Virtual Point Transformation
A virtual point (VP) is an interface used to connect components which allows the engineer to build up, for example, a full vehicle model. The point is “virtual” because typically it cannot be measured directly. By placing sensors around the VP and by assuming the local region behaves rigidly, DIRAC transforms the measured data as if it were measured at the VP.
The Virtual Point includes both translational and rotational degrees of freedom, data which traditionally is impossible to obtain. The transformation also gives valuable insights about the quality of the measured data and the resulting FRF model. Force impacts are transformed in a similar fashion.
See the short video below, explaining how virtual points are used in practice.
Why use Virtual Points?
A truly modular engineering approach requires exact and well defined interfaces between components. Using traditional (software) products, engineers are not able to perform measurements within the interface between two components. Our unique Virtual Point Transformation changes this:
- Measurement data is transformed as if it were measured at the exact interface location.
- It allows to measure FRFs in 6 degrees of freedom (DoF) including rotations, rather than only translations in 3-DoF.
- At higher frequencies, e.g. generated by electric drivelines, rotational degrees of freedom are crucial to include because they can have a high contribution in the overall transfer and resulting sound levels.
Accurate and reliable Virtual Point FRFs created with DIRAC are key to successful sound & vibration engineering and are crucial to perform advanced analyses such as Dynamic Substructuring or Blocked Force source characterization.
Unique software solution
DIRAC is unique on many fronts, yet truly outstanding are the intuitive way of guiding engineers during the measurement and the integration of the Virtual Point methodology. With the live quality indicators available in DIRAC, measurements will be done first-time-right, saving up to mutliple days on a single measurement campaign. The Virtual Point Transformation allows engineers to couple measured FRFs with simulated FRFs, making reliable full-vehicle models available earlier in the development process.
Workflow for Virtual Point Transformed FRFs in DIRAC
- Define the interface
Identify the coupling points of the component to its neighboring substructures. At each interface a Virtual Point can be defined: a 6-DoF ‘node’ that allows to couple the FRF model.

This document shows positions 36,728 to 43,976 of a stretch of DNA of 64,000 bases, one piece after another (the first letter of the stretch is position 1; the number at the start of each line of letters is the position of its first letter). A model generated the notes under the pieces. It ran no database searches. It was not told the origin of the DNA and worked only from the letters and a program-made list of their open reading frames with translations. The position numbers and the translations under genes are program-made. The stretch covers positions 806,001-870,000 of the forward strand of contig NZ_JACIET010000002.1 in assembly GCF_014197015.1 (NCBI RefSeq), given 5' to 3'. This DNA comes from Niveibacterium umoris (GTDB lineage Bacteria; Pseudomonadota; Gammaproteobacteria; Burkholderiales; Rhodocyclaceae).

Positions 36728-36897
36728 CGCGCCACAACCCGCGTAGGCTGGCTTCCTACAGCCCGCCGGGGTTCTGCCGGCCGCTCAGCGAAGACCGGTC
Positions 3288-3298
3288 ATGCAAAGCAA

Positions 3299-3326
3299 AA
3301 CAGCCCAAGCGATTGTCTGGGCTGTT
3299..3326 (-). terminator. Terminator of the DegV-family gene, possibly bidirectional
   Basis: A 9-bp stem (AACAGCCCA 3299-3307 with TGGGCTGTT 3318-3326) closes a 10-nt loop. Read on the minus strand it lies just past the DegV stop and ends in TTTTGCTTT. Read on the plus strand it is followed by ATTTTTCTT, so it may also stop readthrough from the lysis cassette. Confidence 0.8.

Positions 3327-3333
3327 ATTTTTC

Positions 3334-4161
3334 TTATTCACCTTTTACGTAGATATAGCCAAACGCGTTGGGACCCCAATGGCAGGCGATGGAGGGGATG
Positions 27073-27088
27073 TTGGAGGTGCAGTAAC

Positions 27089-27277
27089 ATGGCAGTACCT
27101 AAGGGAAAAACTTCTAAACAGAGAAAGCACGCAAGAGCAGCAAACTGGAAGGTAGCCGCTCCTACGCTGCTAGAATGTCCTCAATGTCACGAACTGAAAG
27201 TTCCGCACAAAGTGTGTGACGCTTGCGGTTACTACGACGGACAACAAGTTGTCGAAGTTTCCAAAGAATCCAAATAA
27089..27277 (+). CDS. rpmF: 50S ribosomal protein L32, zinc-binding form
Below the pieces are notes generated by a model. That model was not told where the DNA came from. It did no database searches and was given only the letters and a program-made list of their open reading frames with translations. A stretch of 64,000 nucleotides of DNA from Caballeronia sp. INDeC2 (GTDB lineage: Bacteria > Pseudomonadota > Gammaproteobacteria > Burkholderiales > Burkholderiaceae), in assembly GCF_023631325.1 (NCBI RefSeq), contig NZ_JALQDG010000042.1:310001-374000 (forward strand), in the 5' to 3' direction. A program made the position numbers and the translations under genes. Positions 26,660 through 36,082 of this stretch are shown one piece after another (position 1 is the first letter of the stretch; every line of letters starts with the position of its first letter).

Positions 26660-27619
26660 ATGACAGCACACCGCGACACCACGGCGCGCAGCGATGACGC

- Prepare the measurement
Use the CAD-based measurement preparation to design the experiment. The Virtual Points are typically not accessible for measurement themselves; therefore acceleration sensors and (force) inputs are placed close to the Virtual Points. DIRAC will transform all the data as if it were measured at the Virtual Point. Sensor specifications are all set in the sensor database in DIRAC to make the actual measurement plug & play.
- Perform the measurement
First, set up the hardware according to the prepared experiment. During the measurement DIRAC will share live feedback about the model quality, using the sensor specifications, the geometry of your experiment and smart background checks. The 3D viewer guides the process.
- Analyze the data
Switch to the Analyze mode to see how the model is created from the measurement data. The operational deflection shape (ODS) is visualized, and the advanced browser allows to quickly view the measurement results as a whole or zoom in on a single FRF.
- Export the VP FRF model
Use the FRF model in MATLAB, in ASAM-ODS viewers or in simulation packages as MSC Nastran and Ansys for further analysis! All data formats are open to ensure DIRAC fits into existing workflows.
Next steps - Modular way of working
Measuring the exact interface location (with VP) is required for a modular engineering approach. VIBES applies a modular approach towards sound & vibration design. This allows a clear separation of responsibilities and reduces the number of measurements required. We believe that a modular “component-based” way of working with open data standards allows engineers to work most efficiently on challenging topics. To further reduce costs, engineers can even combine measured and simulated component models, enabled by the Virtual Point method.